What Is Good Friday – When Is Good Friday 2017: It is traditionally celebrated as a day on which Jesus was crucified. It comes on Friday immediately preceding Easter Sunday. The Christians honor and memorize the event, passion and suffering through which Jesus went through. Many Christians spend the day fasting, offer prayers, perform meditation and most often spend the day in repentance.
The dates of GoodFriday, which vary each year, occur between March 20th and April 23rd. It falls on the last Friday before Easter. It is the pinnacle of the Holy Week. All Christians observe this day with great humility and reverence. It is this spirit of humility and reverence that is reflected in each of the GoodFriday Power Points, which can be used as a preaching aid on this day.
What Is Good Friday?
Good Friday commemorates the crucifixion of Jesus. It is the most solemn day in the Christian calendar. It is mainly observed by Christians during Holy Week as part of the Paschal Triduum. Because Easter is a moveable feast (its date depends on the date of the first full moon on or after 21 March) so is the date of Good Friday.
The term Good Friday might be a bit confusing if you associate good with happy. Good Friday isn’t a happy day, but its name is a reminder that humans can only be considered good because of what happened on that day.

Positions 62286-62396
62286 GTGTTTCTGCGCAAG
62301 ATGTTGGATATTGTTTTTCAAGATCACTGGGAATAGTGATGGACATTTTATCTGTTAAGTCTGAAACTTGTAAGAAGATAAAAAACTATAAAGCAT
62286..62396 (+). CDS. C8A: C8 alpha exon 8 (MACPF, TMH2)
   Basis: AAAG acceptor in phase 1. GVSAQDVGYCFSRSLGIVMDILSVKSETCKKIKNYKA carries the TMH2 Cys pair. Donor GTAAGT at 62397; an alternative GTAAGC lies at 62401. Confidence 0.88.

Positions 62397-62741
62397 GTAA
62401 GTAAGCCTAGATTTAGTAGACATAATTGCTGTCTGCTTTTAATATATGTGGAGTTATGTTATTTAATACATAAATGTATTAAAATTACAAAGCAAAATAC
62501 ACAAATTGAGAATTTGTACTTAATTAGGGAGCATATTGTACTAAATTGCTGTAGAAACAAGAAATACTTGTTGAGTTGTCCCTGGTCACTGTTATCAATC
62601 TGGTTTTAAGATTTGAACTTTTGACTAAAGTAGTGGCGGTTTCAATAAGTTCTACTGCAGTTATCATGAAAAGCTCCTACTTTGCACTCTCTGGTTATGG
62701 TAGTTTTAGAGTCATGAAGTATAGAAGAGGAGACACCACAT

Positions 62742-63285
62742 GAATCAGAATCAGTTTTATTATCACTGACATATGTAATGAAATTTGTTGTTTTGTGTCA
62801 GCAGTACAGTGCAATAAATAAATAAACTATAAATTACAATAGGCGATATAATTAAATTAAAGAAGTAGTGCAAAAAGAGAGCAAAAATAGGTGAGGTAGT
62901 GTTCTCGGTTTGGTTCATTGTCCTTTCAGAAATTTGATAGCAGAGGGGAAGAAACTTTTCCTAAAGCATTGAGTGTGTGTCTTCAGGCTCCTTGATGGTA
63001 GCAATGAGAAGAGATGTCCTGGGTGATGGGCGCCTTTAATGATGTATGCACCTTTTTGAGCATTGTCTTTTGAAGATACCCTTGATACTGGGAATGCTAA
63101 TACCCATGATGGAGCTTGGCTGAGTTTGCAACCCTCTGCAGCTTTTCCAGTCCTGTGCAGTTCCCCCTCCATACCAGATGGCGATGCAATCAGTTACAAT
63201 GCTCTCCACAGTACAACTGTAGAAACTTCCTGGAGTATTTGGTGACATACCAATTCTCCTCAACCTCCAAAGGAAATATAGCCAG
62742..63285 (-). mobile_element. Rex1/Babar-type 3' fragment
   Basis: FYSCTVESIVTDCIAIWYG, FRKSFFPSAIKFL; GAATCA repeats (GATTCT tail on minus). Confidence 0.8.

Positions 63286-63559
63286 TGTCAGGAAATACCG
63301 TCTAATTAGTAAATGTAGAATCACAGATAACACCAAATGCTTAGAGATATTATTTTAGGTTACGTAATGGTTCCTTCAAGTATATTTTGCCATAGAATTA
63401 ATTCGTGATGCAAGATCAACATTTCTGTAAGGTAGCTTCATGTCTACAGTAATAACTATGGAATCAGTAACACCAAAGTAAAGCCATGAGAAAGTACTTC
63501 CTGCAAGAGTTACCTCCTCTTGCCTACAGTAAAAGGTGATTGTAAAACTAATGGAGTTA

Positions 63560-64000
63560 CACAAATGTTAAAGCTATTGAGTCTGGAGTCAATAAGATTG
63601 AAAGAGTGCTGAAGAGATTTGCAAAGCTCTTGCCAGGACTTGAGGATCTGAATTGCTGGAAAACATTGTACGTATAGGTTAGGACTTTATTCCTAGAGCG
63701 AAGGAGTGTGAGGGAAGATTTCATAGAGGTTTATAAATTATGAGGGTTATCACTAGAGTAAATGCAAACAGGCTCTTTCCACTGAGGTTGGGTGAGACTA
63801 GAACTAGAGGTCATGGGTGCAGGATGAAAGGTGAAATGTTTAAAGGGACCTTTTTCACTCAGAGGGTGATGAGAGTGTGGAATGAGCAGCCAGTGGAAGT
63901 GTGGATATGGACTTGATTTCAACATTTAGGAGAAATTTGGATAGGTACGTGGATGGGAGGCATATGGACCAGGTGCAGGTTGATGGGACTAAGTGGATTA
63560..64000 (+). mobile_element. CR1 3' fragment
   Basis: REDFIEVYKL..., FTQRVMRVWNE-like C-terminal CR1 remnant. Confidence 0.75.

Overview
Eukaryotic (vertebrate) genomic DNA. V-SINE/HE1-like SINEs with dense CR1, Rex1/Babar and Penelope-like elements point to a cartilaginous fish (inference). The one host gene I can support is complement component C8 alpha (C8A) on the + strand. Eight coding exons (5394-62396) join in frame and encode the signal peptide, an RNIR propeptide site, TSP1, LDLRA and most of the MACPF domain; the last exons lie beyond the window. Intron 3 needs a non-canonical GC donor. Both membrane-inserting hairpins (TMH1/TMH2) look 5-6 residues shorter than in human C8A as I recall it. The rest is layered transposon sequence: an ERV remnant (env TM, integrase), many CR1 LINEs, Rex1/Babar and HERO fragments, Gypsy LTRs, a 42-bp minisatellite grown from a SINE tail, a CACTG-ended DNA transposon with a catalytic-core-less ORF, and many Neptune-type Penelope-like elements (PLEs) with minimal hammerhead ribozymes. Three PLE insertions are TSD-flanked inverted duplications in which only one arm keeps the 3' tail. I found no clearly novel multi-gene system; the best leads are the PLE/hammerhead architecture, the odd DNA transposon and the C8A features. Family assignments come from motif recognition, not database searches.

Some believe that its name was originally God’s Friday, which, over the years, became its present name. In Germany, Christians call it Quiet Friday (from noon on Friday until Easter morning, church bells remain silent). Christians in other parts of Europe call it Great Friday or Holy Friday.
History of Good Friday
As early as the first century, the Church set aside every Friday as a special day of prayer and fasting. It was not until the fourth century, however, that the Church began observing the Friday before Easter as the day associated with the crucifixion of Christ. First called Holy or Great Friday by the Greek Church, the name “Good Friday” was adopted by the Roman Church around the sixth or seventh century.
Good Friday Origins